Open Access. Powered by Scholars. Published by Universities.®

Arts and Humanities Commons

Open Access. Powered by Scholars. Published by Universities.®

Christianity

PDF

History

Civil War Era Studies Faculty Publications

Publication Year

Articles 1 - 3 of 3

Full-Text Articles in Arts and Humanities

Did Religion Make The American Civil War Worse?, Allen C. Guelzo Aug 2015

Did Religion Make The American Civil War Worse?, Allen C. Guelzo

Civil War Era Studies Faculty Publications

If there is one sober lesson Americans seem to be taking out of the bathos of the Civil War sesquicentennial, it’s the folly of a nation allowing itself to be dragged into the war in the first place. After all, from 1861 to 1865 the nation pledged itself to what amounted to a moral regime change, especially concerning race and slavery—only to realize that it had no practical plan for implementing it. No wonder that two of the most important books emerging from the Sesquicentennial years—by Harvard president Drew Faust, and Yale’s Harry Stout—questioned pretty ...


After Edwards: Original Sin And Freedom Of The Will, Allen C. Guelzo Aug 2012

After Edwards: Original Sin And Freedom Of The Will, Allen C. Guelzo

Civil War Era Studies Faculty Publications

Book Summary: Jonathan Edwards (1703-1758) is widely regarded as one of the major thinkers in the Christian tradition and an important and influential figure in American theology. After Jonathan Edwards is a collection of specially commissioned essays that track his intellectual legacies from the work of his immediate disciples that formed the New Divinity movement in colonial New England, to his impact upon European traditions and modern Asia. It is a unique interdisciplinary contribution to the reception of Edwardsian ideas, with scholars of Edwards being brought together with scholars of New England theology and early American history to produce a ...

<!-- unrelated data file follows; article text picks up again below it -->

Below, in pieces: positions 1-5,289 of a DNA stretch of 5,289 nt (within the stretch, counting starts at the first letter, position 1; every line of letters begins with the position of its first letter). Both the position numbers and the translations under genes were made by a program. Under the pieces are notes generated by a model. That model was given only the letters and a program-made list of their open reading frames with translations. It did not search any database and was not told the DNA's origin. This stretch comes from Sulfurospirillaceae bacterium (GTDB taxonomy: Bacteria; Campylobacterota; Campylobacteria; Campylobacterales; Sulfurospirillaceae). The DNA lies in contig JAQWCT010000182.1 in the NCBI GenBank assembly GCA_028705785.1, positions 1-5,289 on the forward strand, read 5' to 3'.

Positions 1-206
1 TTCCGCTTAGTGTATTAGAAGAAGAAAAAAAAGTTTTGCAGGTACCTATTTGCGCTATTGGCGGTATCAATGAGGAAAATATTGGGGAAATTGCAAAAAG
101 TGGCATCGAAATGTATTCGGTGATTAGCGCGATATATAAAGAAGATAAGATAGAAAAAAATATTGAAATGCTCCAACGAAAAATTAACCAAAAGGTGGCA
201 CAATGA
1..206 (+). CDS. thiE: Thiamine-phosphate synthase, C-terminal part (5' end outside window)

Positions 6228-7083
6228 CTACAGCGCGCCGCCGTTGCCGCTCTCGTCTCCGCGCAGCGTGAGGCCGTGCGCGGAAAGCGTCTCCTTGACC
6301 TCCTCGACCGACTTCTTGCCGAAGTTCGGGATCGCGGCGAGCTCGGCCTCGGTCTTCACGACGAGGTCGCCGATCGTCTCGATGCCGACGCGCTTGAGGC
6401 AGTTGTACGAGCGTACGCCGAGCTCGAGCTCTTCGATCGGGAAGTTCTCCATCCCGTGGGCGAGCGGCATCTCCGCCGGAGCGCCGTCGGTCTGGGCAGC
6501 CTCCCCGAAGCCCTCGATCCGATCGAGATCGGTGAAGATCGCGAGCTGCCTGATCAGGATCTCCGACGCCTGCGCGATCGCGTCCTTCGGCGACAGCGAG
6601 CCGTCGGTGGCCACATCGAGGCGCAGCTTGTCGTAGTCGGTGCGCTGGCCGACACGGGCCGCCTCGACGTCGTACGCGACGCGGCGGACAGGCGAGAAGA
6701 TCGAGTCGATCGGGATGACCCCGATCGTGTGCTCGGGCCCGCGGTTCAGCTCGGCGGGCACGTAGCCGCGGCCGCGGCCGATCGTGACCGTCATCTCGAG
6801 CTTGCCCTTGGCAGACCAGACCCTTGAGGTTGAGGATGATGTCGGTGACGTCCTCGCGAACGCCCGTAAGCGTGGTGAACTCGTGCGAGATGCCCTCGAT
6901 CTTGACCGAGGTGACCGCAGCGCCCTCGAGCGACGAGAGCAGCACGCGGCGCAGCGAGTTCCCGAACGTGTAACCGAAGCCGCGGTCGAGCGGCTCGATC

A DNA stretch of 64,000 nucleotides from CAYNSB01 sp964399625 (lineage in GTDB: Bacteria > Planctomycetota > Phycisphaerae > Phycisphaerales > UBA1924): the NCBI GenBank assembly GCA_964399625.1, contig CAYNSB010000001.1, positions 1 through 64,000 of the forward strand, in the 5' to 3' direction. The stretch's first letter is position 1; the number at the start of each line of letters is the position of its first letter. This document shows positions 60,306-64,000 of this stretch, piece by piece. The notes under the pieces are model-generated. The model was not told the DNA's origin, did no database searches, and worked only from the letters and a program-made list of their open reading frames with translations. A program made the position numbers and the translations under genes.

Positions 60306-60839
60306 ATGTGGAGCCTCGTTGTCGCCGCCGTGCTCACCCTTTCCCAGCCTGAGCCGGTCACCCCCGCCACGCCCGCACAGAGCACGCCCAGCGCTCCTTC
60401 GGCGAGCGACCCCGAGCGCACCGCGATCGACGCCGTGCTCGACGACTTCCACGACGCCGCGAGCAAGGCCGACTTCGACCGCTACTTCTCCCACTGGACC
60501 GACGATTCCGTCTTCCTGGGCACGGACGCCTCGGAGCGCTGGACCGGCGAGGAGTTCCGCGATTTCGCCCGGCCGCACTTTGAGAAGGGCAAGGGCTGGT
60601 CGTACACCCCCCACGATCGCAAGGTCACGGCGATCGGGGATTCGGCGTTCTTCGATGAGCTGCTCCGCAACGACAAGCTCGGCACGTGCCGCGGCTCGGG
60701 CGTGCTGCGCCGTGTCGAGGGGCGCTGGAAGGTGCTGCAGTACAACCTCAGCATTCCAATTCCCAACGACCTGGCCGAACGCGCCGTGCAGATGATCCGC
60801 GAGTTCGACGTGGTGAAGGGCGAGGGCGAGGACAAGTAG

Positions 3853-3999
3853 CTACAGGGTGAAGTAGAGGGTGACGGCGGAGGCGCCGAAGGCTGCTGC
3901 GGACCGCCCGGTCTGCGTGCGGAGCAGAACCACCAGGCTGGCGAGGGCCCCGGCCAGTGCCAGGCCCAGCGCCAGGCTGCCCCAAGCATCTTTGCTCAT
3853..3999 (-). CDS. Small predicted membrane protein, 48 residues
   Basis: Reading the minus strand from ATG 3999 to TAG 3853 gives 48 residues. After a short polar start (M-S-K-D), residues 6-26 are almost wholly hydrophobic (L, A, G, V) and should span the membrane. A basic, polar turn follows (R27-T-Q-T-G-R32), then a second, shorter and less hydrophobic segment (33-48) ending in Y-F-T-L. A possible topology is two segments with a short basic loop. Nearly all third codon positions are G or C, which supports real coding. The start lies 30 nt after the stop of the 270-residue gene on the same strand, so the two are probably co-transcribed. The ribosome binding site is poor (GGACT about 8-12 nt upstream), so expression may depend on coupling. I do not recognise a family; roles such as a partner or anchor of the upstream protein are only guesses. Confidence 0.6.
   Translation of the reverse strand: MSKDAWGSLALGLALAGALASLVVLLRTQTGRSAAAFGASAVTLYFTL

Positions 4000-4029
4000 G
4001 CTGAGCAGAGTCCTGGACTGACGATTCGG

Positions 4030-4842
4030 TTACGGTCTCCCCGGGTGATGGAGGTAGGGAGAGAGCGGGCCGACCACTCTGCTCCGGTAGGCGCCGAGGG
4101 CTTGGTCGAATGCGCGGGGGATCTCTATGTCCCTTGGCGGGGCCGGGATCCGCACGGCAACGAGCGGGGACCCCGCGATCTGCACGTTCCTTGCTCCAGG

Ritual, Romanism, And Rebellion: The Disappearance Of The Evangelical Episcopalians, 1853-1873, Allen C. Guelzo Jan 1993

Ritual, Romanism, And Rebellion: The Disappearance Of The Evangelical Episcopalians, 1853-1873, Allen C. Guelzo

Civil War Era Studies Faculty Publications

Sometime during the summer of 1830, the Rev. Dr. James May, an Episcopal clergyman and at that time rector of St. Stephen's Episcopal Church in Wilkes-Barre, Pennsylvania, boarded a Hudson River steamboat on his way to a well-earned rest in the New York mountains. Sharing the same steamboat and the same destination with "a prominent Presbyterian Clergyman of the city of New York," the Rev. Dr. George Washington Bethune. The two divines fell to talking denominational shop, and "in the course of their conversation the Presbyterian spoke most favorably of the Protestant Episcopal Church." May was evidently taken aback ...